I am constantly getting recruiting emails about being an automation engineer. What is an automation engineer to you?
A position that is often created around a lot of hype by people who don’t know much about testing.
Top response Tim. I couldn’t agree more
I usually find, especially with recruiters, that there is a lot of hype and misunderstanding around what an “automation engineer” is.
The reality is there is a very specific definition of “automation engineer”. It is someone who provides automated solutions to physical activities.
If I am going to test a web application then I would load the browser, navigate to the application website, interact with the website in accordance with the business requirements and features. An automation engineer would provide an automation solution to this physical activity. For example, I can use Selenium to load the browser, navigate to the application website and interact with the website.
In a similar note, there are people who over-engineer a solution. This holds true for all automation engineers. Not just for software automation engineers.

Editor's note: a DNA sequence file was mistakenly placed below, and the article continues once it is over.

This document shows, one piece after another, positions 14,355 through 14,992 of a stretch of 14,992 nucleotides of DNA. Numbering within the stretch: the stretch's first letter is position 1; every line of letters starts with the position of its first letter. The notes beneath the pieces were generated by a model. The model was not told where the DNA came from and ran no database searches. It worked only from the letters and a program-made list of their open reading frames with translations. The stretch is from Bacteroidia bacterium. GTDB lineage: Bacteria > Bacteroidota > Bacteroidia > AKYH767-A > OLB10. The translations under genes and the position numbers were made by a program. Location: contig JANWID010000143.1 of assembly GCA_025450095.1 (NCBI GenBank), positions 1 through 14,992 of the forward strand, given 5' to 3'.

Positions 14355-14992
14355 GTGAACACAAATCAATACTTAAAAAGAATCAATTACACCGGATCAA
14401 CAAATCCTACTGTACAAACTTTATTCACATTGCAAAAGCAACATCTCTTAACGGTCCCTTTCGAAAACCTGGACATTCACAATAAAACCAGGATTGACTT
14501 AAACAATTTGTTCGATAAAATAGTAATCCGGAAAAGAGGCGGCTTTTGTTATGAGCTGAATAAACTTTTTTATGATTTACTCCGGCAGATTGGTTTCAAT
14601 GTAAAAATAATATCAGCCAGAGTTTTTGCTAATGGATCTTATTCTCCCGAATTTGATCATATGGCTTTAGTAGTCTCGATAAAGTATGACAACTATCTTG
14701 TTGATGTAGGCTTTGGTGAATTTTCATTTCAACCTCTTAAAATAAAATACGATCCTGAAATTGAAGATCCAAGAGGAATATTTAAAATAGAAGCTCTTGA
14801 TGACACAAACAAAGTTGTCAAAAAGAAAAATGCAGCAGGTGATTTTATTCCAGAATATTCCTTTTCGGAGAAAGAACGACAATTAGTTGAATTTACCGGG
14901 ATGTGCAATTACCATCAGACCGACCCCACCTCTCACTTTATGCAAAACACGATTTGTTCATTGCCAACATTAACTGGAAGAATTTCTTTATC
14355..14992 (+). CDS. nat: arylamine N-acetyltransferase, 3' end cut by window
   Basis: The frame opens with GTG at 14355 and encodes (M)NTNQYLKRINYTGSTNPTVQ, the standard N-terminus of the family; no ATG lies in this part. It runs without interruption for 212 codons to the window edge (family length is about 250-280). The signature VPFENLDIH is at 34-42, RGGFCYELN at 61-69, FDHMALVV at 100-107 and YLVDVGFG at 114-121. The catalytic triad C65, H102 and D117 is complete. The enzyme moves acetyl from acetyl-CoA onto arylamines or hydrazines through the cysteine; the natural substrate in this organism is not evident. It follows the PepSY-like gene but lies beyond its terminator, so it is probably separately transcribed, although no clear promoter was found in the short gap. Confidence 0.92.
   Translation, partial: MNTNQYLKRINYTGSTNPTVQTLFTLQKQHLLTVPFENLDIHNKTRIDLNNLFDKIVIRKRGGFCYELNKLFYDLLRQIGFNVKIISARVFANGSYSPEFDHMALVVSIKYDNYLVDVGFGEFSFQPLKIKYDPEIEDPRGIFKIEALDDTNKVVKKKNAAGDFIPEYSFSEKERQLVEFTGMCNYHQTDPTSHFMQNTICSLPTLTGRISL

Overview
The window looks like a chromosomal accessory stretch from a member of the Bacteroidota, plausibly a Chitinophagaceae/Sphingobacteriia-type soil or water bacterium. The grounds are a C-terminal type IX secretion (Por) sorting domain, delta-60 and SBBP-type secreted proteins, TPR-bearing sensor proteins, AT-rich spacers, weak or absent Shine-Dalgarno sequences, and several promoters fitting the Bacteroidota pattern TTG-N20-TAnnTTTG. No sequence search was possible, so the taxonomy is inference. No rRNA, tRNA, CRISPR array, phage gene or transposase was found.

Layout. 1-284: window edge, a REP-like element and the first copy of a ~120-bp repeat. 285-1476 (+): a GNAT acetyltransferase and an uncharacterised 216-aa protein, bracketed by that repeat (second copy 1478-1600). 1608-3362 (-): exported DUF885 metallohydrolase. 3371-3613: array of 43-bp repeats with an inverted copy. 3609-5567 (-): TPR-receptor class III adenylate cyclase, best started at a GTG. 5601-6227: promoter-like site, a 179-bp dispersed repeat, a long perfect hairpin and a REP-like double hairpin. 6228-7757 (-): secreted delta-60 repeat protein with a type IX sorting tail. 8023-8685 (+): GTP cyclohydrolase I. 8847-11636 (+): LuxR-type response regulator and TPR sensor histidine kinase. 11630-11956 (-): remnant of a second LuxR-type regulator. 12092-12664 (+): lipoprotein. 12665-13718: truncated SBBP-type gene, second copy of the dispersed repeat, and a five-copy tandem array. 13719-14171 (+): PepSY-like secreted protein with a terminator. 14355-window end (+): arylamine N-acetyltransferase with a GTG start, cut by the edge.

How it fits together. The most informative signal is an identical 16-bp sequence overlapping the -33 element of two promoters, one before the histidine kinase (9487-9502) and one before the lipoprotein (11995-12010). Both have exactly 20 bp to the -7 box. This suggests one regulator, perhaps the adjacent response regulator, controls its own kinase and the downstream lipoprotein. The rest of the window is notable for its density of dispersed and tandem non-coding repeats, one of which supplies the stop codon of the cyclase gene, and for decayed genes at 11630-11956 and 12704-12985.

I’d have to disagree about there being a specific definition. I think its an amorphous term, just like with any job role (software engineer, support agent, admin etc) it means different things to different companies. Half the challenge of recruiting becomes finding someone who’s expectation of what it means is in line with what the company is looking for.
For example if recruiting for an ‘Automation Engineer’ do they want…
- Someone who can maintain an existing framework
- Someone who can build an entirely new framework
- Someone who can build an entirely new framework and perform the necessary platform config to get it plugged into a CI pipeline
Each of those would require different skill sets but will in my experience come under the same job title of ‘Automation Engineer’ or even just ‘Test Engineer’.
Personally I feel there should be a clear line between ‘Automation Engineer’ and ‘Test Automation Engineer’
In addition to @timm’s answer, I would say that these are positions created by people (or companies) who had problems with trying to even having basic automation support in their testing.
Good development skills don’t necessarily come together with good testing skills. Many companies have put their great testers to code and lost time in both developing it and on testing time.
It’s fairly understandable that they look for people who are good at developing automation code.
But it’s true, along it come a misunderstanding of what testing is - a misunderstanding that code can replace the human factor of it.